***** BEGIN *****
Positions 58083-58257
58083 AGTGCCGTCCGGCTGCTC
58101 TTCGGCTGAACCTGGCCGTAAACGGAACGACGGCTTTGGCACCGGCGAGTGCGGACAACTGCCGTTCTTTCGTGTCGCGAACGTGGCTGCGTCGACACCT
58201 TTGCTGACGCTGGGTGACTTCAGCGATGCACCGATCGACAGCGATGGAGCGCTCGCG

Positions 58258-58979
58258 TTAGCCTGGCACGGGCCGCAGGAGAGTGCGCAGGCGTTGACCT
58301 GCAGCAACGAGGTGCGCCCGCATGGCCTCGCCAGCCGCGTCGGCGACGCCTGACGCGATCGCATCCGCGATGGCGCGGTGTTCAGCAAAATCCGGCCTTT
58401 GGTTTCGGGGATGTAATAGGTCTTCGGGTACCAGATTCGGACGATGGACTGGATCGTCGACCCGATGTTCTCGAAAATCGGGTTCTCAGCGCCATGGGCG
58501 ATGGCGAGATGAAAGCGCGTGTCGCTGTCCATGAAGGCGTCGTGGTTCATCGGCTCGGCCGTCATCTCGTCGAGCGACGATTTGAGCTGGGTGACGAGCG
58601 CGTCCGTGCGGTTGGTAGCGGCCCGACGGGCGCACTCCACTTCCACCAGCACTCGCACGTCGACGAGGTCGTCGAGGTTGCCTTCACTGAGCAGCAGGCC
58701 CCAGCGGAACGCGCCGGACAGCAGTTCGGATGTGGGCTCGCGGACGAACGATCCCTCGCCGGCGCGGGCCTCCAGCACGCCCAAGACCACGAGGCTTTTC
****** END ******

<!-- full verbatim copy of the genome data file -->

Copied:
Positions 58083-58257
58083 AGTGCCGTCCGGCTGCTC
58101 TTCGGCTGAACCTGGCCGTAAACGGAACGACGGCTTTGGCACCGGCGAGTGCGGACAACTGCCGTTCTTTCGTGTCGCGAACGTGGCTGCGTCGACACCT
58201 TTGCTGACGCTGGGTGACTTCAGCGATGCACCGATCGACAGCGATGGAGCGCTCGCG

Positions 58258-58979
58258 TTAGCCTGGCACGGGCCGCAGGAGAGTGCGCAGGCGTTGACCT
58301 GCAGCAACGAGGTGCGCCCGCATGGCCTCGCCAGCCGCGTCGGCGACGCCTGACGCGATCGCATCCGCGATGGCGCGGTGTTCAGCAAAATCCGGCCTTT
58401 GGTTTCGGGGATGTAATAGGTCTTCGGGTACCAGATTCGGACGATGGACTGGATCGTCGACCCGATGTTCTCGAAAATCGGGTTCTCAGCGCCATGGGCG
58501 ATGGCGAGATGAAAGCGCGTGTCGCTGTCCATGAAGGCGTCGTGGTTCATCGGCTCGGCCGTCATCTCGTCGAGCGACGATTTGAGCTGGGTGACGAGCG
58601 CGTCCGTGCGGTTGGTAGCGGCCCGACGGGCGCACTCCACTTCCACCAGCACTCGCACGTCGACGAGGTCGTCGAGGTTGCCTTCACTGAGCAGCAGGCC
58701 CCAGCGGAACGCGCCGGACAGCAGTTCGGATGTGGGCTCGCGGACGAACGATCCCTCGCCGGCGCGGGCCTCCAGCACGCCCAAGACCACGAGGCTTTTC